The International Air Transport Association released its air freight market analysis for April 2016, showing a 3.2% year-over-year increase in worldwide cargo traffic (in freight tonne kilometers flown). International cargo traffic, which accounts for 87% of total traffic, was up 3.1%.
For the first four months of 2016, IATA reported total traffic down 0.7% and international traffic down 1.2%.
This is very much in line with what we predicted two weeks ago, when we analyzed April results from some of the world’s biggest cargo carriers and airports. At that time, we pointed out that the impact of the labor problems at the US West Coast ocean ports and the major airbag-related auto recall in the US in early 2015 were no longer a factor in April’s year-over-year comparisons. The huge boost to air freight on the trans-Pacific trade lane in 1Q15 from those events obscured modest underlying growth in demand in the first quarter of 2016, and we believe that the 3% growth in April does not represent a marked shift in this year’s trend of traffic growth, but rather gives a more accurate picture of that growth.
But what about yield? It’s all very well to say that traffic is growing, but if yields are falling, we should still all be pessimistic, right?
A recurring theme in IATA’s analysis of the April results is that while traffic may be growing, capacity is growing far faster, undermining airlines’ pricing power and causing yields to fall. The capacity increase is almost entirely in the lower holds of passengers aircraft added to fleets worldwide to keep up with strongly growing passenger demand. However the connection between increased belly capacity and falling yields is not as simple as “more belly capacity = lower yields = bad times for the air freight industry.”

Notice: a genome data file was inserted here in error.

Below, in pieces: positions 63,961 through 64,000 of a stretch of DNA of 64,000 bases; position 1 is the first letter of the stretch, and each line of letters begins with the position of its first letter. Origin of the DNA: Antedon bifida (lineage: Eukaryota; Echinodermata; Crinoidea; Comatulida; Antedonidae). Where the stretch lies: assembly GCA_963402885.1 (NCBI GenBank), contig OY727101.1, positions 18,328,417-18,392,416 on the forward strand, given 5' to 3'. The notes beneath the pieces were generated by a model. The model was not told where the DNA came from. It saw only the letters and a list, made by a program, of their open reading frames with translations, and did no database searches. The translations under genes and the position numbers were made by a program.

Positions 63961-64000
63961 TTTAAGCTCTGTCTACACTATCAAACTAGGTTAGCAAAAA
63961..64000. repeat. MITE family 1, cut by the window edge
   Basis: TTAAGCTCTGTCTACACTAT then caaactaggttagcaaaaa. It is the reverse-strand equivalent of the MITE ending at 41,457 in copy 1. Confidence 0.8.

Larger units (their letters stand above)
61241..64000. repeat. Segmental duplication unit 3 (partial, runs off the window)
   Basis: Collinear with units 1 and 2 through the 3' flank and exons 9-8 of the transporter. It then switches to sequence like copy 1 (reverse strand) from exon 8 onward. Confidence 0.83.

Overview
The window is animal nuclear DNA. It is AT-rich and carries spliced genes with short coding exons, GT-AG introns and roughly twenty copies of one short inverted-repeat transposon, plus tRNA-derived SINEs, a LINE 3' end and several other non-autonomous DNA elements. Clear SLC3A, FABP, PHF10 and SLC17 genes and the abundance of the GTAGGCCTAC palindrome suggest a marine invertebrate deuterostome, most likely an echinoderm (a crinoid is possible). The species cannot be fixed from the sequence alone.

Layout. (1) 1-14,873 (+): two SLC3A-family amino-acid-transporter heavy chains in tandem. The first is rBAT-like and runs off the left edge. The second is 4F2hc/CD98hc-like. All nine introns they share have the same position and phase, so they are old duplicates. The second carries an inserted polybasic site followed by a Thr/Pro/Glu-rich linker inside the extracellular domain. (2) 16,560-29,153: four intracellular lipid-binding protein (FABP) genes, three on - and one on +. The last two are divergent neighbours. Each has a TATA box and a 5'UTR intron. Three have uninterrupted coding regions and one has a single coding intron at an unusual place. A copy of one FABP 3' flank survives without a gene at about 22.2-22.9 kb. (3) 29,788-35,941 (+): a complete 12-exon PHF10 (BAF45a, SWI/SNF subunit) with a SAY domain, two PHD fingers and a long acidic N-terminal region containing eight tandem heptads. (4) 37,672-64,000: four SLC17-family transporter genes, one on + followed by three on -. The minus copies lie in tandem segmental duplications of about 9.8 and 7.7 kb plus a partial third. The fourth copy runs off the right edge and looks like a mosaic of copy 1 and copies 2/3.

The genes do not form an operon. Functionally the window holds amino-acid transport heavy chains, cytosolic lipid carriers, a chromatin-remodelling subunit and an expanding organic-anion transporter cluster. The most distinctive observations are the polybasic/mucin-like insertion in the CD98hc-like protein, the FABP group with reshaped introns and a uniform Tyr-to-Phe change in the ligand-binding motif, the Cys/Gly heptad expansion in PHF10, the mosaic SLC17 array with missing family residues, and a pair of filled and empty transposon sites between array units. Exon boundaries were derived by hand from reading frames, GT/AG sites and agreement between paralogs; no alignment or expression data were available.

First, belly capacity in rapidly growing narrowbody fleets operated by low cost carriers is not particularly relevant. Those airlines do not carry much freight.
Second, while adding long-range widebodies like A350s and 777-300ERs does increase usable belly capacity, this is not a universally negative thing. Carriers charge less for belly freight, but carrying belly freight costs an airline less than carrying that same freight on the main deck of a freighter aircraft. This is not to say that increased belly capacity hasn’t caused problems for cargo departments at airlines around the world, but rather that the relationship among belly capacity, cargo yield, and cargo department profitability is not a simple one.
Third, the drop in yields has also been driven by falling fuel surcharges. But falling fuel surcharges are the result of falling fuel prices, and, in principle, do not impact bottom lines. So, yes, while a drop in fuel surcharge will decrease revenue, and therefore yield, it should not have any impact on profitability.
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